“They decided to end the dialogue and we respect their decision.
“I don’t want to call them attacks but most of the statements have been directed against the President. Again, let me repeat that we are not the enemies here.”
Valte said the government would have to consider what would benefit the majority even if it would be unpopular and earn criticism from some groups.
“We have consistently said that we are open to discussions between contending parties,” she said.
“We are open to consultations with all stakeholders and, again, as we have likened ourselves to referees, that’s what we want to do.”
Valte said the administration was not pushing solely for artificial means of family planning as what former President Fidel Ramos did.
“We’ve said it time and again that there is no preference for one over the other, meaning natural versus artificial family planning methods,” she said. “What we really want is to give complete and accurate information because we have recognized that parents themselves need to be the ones to decide and look after the welfare of their families.”
Valte said the Palace was aware of the planned civil obedience should the RH bill get adopted.
“If they don’t want to pay taxes, then they better talk to (Bureau of Internal Revenue) Commissioner (Kim) Henares,” she said.
House to set ground rules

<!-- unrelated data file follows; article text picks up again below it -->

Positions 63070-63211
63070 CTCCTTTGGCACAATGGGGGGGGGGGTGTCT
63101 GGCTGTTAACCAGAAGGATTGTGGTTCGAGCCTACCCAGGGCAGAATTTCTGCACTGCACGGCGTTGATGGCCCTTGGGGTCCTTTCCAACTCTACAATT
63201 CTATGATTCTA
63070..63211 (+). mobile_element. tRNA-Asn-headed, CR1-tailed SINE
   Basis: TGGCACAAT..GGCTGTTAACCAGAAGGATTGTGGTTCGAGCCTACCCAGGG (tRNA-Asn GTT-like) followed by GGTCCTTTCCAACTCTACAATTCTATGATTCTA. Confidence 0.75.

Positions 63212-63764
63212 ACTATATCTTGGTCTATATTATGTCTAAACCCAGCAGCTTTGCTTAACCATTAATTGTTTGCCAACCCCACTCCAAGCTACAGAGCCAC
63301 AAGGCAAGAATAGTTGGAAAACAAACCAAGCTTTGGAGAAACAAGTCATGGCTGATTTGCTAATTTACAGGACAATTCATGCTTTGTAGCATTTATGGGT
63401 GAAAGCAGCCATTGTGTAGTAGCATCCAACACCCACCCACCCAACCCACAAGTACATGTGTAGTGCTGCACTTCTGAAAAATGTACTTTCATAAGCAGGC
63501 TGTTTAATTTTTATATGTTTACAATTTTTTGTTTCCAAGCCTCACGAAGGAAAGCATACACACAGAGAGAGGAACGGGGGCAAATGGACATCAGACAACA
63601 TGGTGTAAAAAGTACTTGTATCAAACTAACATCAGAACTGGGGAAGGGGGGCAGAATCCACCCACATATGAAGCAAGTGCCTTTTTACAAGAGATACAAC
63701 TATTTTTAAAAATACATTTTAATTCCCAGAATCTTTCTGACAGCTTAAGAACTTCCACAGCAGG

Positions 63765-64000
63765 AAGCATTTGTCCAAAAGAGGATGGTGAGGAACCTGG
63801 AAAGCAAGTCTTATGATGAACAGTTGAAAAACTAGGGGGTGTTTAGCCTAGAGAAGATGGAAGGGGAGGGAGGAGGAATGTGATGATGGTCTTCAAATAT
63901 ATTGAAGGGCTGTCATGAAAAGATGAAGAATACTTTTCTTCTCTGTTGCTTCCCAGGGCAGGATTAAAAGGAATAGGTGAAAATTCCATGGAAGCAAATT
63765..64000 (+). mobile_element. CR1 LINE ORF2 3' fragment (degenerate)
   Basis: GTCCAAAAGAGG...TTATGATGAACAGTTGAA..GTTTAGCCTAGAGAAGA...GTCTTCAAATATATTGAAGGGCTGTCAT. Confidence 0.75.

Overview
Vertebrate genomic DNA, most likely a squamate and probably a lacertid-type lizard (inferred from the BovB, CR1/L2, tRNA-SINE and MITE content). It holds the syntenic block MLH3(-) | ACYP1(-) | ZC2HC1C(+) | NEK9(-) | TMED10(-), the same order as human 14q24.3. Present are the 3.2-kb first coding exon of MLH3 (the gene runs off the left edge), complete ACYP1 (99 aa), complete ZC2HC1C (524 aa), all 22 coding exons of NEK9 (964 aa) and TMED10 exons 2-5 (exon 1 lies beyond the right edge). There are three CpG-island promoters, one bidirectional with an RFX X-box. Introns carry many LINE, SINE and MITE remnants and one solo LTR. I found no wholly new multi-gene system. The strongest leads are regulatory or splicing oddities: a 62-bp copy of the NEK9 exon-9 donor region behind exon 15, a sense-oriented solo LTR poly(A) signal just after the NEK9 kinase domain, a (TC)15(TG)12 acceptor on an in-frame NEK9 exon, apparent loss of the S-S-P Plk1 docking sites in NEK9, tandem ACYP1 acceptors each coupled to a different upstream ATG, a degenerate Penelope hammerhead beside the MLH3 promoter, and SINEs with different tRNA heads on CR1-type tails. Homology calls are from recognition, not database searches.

The House of Representatives is coming up with ground rules to maintain order during the resumption of plenary debates on the RH bill.
Speaker Feliciano Belmonte Jr. said yesterday that they will “give some space” to the debates on reproductive health to allow the House to dispose of the bill within the year and let lawmakers focus on other urgent measures.
“We have to move forward at some point and come up with some ground rules from both sides (pro and anti-RH lawmakers) on how to tackle it... at the same time to be able to get it to vote one way or the other,” he said.
The bill is currently on second reading and at least 50 more lawmakers have lined up to debate on it.
Congress has 12 session days left before it adjourns its first regular session next month.
Belmonte said both sides appear to be so confident about their position on the RH bill.
It has been “cropping up” in the past several years, yet their actions actually prevent the bill from coming to a vote, he added.
Belmonte said he expects the debates to continue even after Congress opens its second regular session in July.
“I think by laying the ground rules for the observance of both sides, we can control dilatory actions,” he said.
“But I would like to stress that our priority and emphasis would be on (passing) bills that have already been covered by committee reports.”
Belmonte said President Aquino has not exerted any pressure on the House to pass the RH bill, which is not among the priority measures set by the Legislative-Executive Development Advisory Council (LEDAC).
However, the administration is still concerned over the measure as seen by its efforts to reach out to its critics.
Parañaque Rep. Roilo Golez, a staunch critic of the RH bill, scored the conduct of the launching of pro-RH advocates in an expensive hotel in Pasig City on Wednesday.
“Who funded the ritzy, extravagant RH bash in Crowne Plaza?” he asked.
“That cost hundreds of thousands of pesos, enough to pay for the pre-natal exam of thousands of poor mothers who could not afford even one decent pre-natal exam.